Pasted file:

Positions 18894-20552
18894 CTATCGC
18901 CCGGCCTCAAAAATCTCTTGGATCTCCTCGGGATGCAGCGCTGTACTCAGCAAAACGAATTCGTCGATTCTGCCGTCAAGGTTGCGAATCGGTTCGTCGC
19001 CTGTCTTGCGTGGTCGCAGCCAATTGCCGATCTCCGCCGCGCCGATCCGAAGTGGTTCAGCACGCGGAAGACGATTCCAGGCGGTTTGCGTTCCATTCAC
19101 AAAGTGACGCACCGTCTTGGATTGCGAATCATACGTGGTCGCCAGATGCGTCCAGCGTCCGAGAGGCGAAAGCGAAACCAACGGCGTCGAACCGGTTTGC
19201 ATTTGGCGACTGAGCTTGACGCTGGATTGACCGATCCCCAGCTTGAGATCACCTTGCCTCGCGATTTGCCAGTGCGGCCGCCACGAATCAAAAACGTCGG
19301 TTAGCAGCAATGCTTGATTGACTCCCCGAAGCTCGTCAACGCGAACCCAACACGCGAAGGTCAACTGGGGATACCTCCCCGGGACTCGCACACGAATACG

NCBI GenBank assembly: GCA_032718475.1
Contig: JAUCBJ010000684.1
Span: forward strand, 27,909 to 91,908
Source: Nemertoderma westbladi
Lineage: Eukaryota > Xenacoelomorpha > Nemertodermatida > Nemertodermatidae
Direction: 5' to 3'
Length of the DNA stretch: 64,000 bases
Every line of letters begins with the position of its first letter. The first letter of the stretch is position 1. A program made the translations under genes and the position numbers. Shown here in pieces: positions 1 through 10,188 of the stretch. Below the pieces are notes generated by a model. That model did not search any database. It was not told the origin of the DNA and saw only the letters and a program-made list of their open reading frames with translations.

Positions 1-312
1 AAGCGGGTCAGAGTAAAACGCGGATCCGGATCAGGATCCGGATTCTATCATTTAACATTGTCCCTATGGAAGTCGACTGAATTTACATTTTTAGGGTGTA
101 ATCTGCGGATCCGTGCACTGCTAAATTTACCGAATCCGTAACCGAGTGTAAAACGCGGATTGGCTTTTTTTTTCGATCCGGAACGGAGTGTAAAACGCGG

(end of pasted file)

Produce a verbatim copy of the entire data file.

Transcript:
Positions 18894-20552
18894 CTATCGC
18901 CCGGCCTCAAAAATCTCTTGGATCTCCTCGGGATGCAGCGCTGTACTCAGCAAAACGAATTCGTCGATTCTGCCGTCAAGGTTGCGAATCGGTTCGTCGC
19001 CTGTCTTGCGTGGTCGCAGCCAATTGCCGATCTCCGCCGCGCCGATCCGAAGTGGTTCAGCACGCGGAAGACGATTCCAGGCGGTTTGCGTTCCATTCAC
19101 AAAGTGACGCACCGTCTTGGATTGCGAATCATACGTGGTCGCCAGATGCGTCCAGCGTCCGAGAGGCGAAAGCGAAACCAACGGCGTCGAACCGGTTTGC
19201 ATTTGGCGACTGAGCTTGACGCTGGATTGACCGATCCCCAGCTTGAGATCACCTTGCCTCGCGATTTGCCAGTGCGGCCGCCACGAATCAAAAACGTCGG
19301 TTAGCAGCAATGCTTGATTGACTCCCCGAAGCTCGTCAACGCGAACCCAACACGCGAAGGTCAACTGGGGATACCTCCCCGGGACTCGCACACGAATACG

NCBI GenBank assembly: GCA_032718475.1
Contig: JAUCBJ010000684.1
Span: forward strand, 27,909 to 91,908
Source: Nemertoderma westbladi
Lineage: Eukaryota > Xenacoelomorpha > Nemertodermatida > Nemertodermatidae
Direction: 5' to 3'
Length of the DNA stretch: 64,000 bases
Every line of letters begins with the position of its first letter. The first letter of the stretch is position 1. A program made the translations under genes and the position numbers. Shown here in pieces: positions 1 through 10,188 of the stretch. Below the pieces are notes generated by a model. That model did not search any database. It was not told the origin of the DNA and saw only the letters and a program-made list of their open reading frames with translations.

Positions 1-312
1 AAGCGGGTCAGAGTAAAACGCGGATCCGGATCAGGATCCGGATTCTATCATTTAACATTGTCCCTATGGAAGTCGACTGAATTTACATTTTTAGGGTGTA
101 ATCTGCGGATCCGTGCACTGCTAAATTTACCGAATCCGTAACCGAGTGTAAAACGCGGATTGGCTTTTTTTTTCGATCCGGAACGGAGTGTAAAACGCGG